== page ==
Aescin, a constituent found in horse chestnuts, performs an antioxidant function and has a general vasoprotective role by protecting collagen and elastin (the two chief proteins that form the structure of veins).
White Oak (quercus alba) is a tree native to North America and was used by Native Americans for many conditions. Throughout history, it has been known as a symbol of strength and endurance.
White oak is an astringent, due to its high level of tannins, and helps with inflammation and skin conditions, such as varicose veins.
It is also an antiseptic, so helps control infection internally and externally.
White oak also contains quercetin, which helps in strengthening the capillaries and veins.
Did you know you can grind the acorns into a flour? Pretty cool!
Willow bark (Salix alba) has been used medicinally for over 5000 years. It is native to Europe and Central Asia.
The bark is known as being the original pain reliever because it contains salacin, which the body converts to salicylic acid. Thus if helps reduce fevers, pain and inflammation. It takes a little longer to work, but lasts much longer then aspirin and has less side gastronomic side effects due to the large amounts of tannins that protect the stomach.
The inner and outer barks have slightly different concentrations of compounds for different ailments.
Willow bark’s high concentration of antioxidants make it very beneficial for the health of the skin. It increases blood flow to the skin, which helps to reduce wrinkles and age marks.
Witch Hazel (Hamamelis virginiana) is a fairly common shrub found in North America. Native Americans used it to help treat skin irritations and tumors.
Witch hazel is a great skin treatment because of its astringent properties. It helps with stretch marks, wrinkles, acne, hemorrhoids and varicose veins. It is also good for itchy skin when dealing with chickenpox, eczema, bug bites and poison ivy.
Witch hazel’s ant-inflammatory properties also make it a go-to for diaper rash and sunburns. Regular application helps in healing the damaged skin quicker.
Daily use of witch hazel helps to kill bacteria living on the skin and supports cell growth. It also helps to remove excess oil from the skin.
Yarrow (Achillea millefolium) originated in Europe. It can now be found in many parts of North America. The Greeks used yarrow over 3000 years ago to treat wounds. The genus name, Achillea, honors the Greek hero Achilles; who reportedly used yarrow for himself and for his soldiers as a treatment for battle wounds. Yarrow was also commonly used during the Civil War to stop wounds from bleeding.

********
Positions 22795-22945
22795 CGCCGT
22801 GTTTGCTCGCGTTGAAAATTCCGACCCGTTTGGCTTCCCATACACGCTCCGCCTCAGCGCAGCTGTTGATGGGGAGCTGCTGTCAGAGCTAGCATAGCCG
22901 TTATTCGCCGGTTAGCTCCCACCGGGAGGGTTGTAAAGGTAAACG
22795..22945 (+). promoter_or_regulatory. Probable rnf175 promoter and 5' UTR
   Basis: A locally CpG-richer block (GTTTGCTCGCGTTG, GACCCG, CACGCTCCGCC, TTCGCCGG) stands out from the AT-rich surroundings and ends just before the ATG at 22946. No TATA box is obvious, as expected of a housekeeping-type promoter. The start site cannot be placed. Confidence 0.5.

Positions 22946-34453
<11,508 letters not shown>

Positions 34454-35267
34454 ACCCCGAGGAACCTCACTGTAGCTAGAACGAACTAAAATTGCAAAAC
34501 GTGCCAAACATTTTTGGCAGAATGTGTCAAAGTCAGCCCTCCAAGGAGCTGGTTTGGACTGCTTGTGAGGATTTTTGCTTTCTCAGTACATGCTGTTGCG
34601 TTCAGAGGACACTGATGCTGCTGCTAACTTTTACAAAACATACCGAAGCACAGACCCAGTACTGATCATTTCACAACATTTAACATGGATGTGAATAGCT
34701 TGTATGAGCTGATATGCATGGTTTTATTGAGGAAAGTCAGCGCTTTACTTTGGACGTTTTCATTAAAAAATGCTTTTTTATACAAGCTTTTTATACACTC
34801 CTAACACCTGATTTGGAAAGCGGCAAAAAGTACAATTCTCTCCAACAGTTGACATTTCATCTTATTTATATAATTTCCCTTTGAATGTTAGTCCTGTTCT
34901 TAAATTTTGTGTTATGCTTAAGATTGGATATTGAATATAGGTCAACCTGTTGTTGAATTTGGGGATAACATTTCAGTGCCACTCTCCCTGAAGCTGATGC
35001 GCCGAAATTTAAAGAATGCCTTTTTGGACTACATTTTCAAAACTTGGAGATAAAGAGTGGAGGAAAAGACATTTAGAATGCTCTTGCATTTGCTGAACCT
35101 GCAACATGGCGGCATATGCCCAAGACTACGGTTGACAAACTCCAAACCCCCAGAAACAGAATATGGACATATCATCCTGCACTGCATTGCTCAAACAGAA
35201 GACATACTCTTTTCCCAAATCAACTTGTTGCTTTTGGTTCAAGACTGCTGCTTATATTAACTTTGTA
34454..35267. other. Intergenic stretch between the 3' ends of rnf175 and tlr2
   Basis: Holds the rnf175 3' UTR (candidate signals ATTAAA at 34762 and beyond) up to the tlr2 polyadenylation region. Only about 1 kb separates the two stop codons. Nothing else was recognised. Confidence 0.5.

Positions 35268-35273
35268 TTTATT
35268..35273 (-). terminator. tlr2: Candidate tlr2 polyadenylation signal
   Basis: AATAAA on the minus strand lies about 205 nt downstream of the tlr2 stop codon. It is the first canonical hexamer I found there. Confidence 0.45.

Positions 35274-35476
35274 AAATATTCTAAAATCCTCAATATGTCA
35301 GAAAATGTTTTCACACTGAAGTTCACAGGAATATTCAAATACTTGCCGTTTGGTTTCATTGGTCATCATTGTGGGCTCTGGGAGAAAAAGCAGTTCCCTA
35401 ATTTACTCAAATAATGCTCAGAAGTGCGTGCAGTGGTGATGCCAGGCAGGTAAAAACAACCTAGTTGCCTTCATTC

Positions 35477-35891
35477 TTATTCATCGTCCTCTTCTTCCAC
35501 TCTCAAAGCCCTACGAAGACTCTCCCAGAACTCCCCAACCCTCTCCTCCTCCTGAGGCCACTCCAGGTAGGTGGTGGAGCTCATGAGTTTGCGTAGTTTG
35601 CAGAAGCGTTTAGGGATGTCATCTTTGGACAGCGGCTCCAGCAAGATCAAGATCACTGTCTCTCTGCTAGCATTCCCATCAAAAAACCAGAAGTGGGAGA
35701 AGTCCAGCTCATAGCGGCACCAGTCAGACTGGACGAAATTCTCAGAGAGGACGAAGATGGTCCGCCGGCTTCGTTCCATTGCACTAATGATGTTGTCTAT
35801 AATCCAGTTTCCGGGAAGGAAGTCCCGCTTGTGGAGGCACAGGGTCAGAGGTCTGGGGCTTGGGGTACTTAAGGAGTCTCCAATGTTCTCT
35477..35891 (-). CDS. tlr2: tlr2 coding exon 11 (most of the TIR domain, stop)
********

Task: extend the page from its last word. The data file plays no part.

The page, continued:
When used topically, yarrow is wonderful for helping with skin issues, such as rashes, hemorrhoids, varicose veins or broken wounds. It supports blood circulation, reduces blood stagnation and helps to tone vein walls with its astringent properties.
Herbal Products or DIY
One can make their own creams or ointments to help with varicose veins by using some of the herbs mentioned above. One place to purchase these herbs is at Mountain Rose Herbs.
If one can’t or doesn’t have the time to make a cream or ointment, I offer a wonderful cream for varicose veins that not only helps minimize them, but softens and hydrates the skin as well.
Another way to utilize herbs in controlling or minimizing varicose veins is by using tinctures topically. Put the tincture directly on the varicose veins and let dry on the skin, or use a cloth soaked with the tincture to lay directly on the veins for a period of time.
Using this natural method will take a little bit of time to see results, so one has to be patient. It took years for the varicose veins to appear, so they won’t disappear overnight.
More Coming Soon
Watch for future articles to feature more elements of aging, such as age spots (liver spots), wrinkles, skin tags, etc., and natural ways to deal with them.
“*Statements herein have not been evaluated by the Food and Drug Administration, and are not intended to treat or diagnose any disease or health condition. It is also recommended that patients check with their doctors before taking herbs, to ensure that there are no contraindications with prescription medications.”